A teenager on her way to an interview at her top college stumbles into a web of small town corruption based around a meth ring—what could possibly go wrong? Rust Creek shows us that a lot can go wrong, not just within the world of the film but more importantly with the film’s writing, directing, and acting, among other things. (GPG: 1/5)
Review by FF2 Contributing Editor Giorgi Plys-Garzotto
Rust Creek starts out feeling like a supernatural thriller, and I was gearing up in anticipation for some eerie, eldritch monsters with Southern accents. Sawyer (Hermione Corfield) is drawn away from her family Thanksgiving to attend an interview at her first choice college, but she gets lost on the road in a tangle of incomprehensible backroads in unfamilliar and quite suddenly sub-Mason-Dixon terrain. It’s unclear where she’s supposed to be, but the college is meant to be in Washington, D.C., so we’re never given a concrete explanation of how the geography works out, but ah well. The long story short is that Sawyer quite suddenly finds herself totally lost, driving through one horse towns where everyone stares at her in a way I would usually expect from people who are going to turn out to be a hive mind of swamp monsters. There were strong Tru Blood vibes throughout the beginning that made me think that supernatural horror was where this was supposed to go, especially when I noted that her GPS had suddenly stopped working and she appeared not to be getting any signal on her phone.
Sawyer’s real troubles start when she encounters two strange men on the road who offer to drive her to their place to give her a place to stay for the night. Sawyer seems smart enough to refuse, but she proves herself to not be smart enough to stay in her car with the key in the ignition when there are two threatening strange men confronting her on a lonely country road. They manage to overpower her for long enough to seriously wound her, prompting her to go on a Revenant-esque trek through the woods as she escapes from them and attempts to find shelter. This part of the movie is, for one thing, the part where I began to realize that there would be no vampires in this movie, and for another, the part where it’s basically just her bleeding, steeling herself to undertake painful medical procedures on herself with only sticks and mud around for supplies, and grunts in pain a lot. This part of the film was mercifully short, and only this kept me interested in the film.
Fast forward to the next morning, when Sawyer finds that she was discovered by a man and taken to his cabin. The problem is that he has her tied up, and also that the two men she met on the road come to visit the cabin soon after she wakes up. Surprisingly though, the man who is sheltering her, whose name she comes to learn is Lowell (Jay Paulson), keeps her presence a secret from the other two criminals, Buck (Daniel R. Hill) and Josh (Jake Kidwell). The first thing we learn about these men is that they have the most stereotypical redneck names imaginable. The second is that they’re running a meth ring for the town sheriff. We get the sense that Lowell is mostly protecting Sawyer because he is feeling so overwhelmingly lonely due to hanging out alone making meth in a cabin all day with only Buck and Josh for company. This also seems to be part of why he urges her to stay with him for a while longer, until Buck and Josh stop looking for her. In the meantime, she has to hang out with him in his house, and bond with him over learning to cook meth.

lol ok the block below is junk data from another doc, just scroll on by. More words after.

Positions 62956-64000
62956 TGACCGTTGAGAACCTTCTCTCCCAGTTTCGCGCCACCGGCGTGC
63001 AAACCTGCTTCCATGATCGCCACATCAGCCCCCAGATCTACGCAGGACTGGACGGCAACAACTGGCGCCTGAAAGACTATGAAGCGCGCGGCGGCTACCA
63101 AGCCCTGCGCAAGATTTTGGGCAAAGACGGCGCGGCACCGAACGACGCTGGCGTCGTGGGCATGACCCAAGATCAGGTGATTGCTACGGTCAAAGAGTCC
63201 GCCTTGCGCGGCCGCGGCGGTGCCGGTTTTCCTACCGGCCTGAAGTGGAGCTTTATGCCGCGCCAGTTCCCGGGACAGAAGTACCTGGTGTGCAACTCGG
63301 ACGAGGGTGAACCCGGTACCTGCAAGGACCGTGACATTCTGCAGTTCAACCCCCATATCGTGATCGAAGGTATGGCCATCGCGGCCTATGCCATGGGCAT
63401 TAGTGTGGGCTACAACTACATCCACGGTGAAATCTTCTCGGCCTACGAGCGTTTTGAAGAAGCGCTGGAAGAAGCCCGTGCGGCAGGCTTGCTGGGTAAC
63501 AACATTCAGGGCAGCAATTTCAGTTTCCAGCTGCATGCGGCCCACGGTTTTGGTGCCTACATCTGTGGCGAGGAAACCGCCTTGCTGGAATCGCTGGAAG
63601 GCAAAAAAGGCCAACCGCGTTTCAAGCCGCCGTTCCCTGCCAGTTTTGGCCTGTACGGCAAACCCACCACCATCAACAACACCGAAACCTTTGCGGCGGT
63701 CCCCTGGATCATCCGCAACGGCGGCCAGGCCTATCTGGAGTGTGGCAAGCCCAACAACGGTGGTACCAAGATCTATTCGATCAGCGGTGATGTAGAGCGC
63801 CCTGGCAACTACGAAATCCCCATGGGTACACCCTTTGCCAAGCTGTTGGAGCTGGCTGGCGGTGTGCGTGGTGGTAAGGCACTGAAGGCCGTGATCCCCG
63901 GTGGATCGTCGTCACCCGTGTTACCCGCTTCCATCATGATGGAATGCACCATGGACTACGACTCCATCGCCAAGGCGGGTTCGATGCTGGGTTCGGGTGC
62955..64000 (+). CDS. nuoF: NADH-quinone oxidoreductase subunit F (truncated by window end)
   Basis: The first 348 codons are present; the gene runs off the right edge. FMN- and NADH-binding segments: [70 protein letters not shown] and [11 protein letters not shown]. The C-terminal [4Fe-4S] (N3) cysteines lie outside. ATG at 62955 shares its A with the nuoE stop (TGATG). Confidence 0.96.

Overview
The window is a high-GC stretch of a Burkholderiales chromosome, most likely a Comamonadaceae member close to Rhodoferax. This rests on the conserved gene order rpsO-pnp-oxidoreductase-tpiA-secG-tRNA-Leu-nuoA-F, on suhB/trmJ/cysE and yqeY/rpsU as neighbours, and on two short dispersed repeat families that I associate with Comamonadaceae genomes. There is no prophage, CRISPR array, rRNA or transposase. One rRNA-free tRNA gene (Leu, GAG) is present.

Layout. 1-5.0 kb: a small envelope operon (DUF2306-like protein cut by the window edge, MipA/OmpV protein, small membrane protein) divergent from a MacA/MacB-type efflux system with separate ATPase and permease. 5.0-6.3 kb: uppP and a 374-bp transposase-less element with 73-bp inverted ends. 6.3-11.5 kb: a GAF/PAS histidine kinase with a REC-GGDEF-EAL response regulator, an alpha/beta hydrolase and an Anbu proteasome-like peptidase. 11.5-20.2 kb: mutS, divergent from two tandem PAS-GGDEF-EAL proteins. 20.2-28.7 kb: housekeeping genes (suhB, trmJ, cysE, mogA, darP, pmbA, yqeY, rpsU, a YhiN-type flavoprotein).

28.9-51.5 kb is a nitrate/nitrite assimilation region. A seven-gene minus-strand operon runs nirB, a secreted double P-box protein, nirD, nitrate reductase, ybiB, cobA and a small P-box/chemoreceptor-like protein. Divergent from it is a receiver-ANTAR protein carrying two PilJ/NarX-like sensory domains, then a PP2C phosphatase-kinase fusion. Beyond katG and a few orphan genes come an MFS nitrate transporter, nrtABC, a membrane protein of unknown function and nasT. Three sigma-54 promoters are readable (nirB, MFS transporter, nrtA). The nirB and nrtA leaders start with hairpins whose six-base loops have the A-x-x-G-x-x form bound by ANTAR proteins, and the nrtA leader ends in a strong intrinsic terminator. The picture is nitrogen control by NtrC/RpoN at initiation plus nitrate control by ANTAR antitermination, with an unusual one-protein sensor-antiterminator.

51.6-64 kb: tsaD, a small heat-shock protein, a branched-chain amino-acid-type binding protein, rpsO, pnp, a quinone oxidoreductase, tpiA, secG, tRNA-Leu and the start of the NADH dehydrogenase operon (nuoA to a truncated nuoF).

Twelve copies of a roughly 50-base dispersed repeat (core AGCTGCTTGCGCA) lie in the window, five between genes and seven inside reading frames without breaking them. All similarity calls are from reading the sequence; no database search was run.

You might have noticed by now that most of the character choices in this film are unbelievable. Instead of running for her life, or even asking to use his phone, Sawyer is perfectly happy to hang out with Lowell without being told twice. She’s on her way to this huge interview, and if she wasn’t going to the interview she would have Thanksgiving with her family, but instead of trying to get back to civilization and live her life she just…chills out with Lowell, having weirdly romantic conversations about the chemistry of meth? The relationship between Lowell and Sawyer is kind of interesting, but it’s totally undermined by the fact that it’s so unbelievable for either of them to make the choices they do. Needless to say, the generic redneck meth-heads are the barest tropes; I don’t think either of them has a single line that hasn’t appeared about a hundred times in other, better movies.
All this criticism so far doesn’t even get into the sub-plot involving the sheriff covering up the meth ring and Sawyer’s kidnapping from an earnest young officer working under him. You see, the earnest young officer has heard this missing persons report about a girl last seen driving into their area, and has this “hunch” that there’s something going on. The sheriff just repeatedly says “you’re off the case!” and other standard sheriff lines like that. Earnest Young Officer (Jeremy Glazer) finally finds out about the whole thing when he gives up and leaves the station to go home for Thanksgiving, realizes he forgot his coat inside, and ends up walking in on the sheriff having a blatantly incriminating phone conversation that apparently started five seconds after the younger officer left. I think the younger officer gets killed off or something; to be honest I do not remember. The whole plotline takes all of five minutes of Rust Creek’s screentime.
The ending is basically what you would guess, so why spend $1.99 on Amazon just to confirm you were right?
Q: Does Rust Creek pass the Bechdel-Wallace test?
Nope! Sawyer mostly talks to the criminals, who are all male.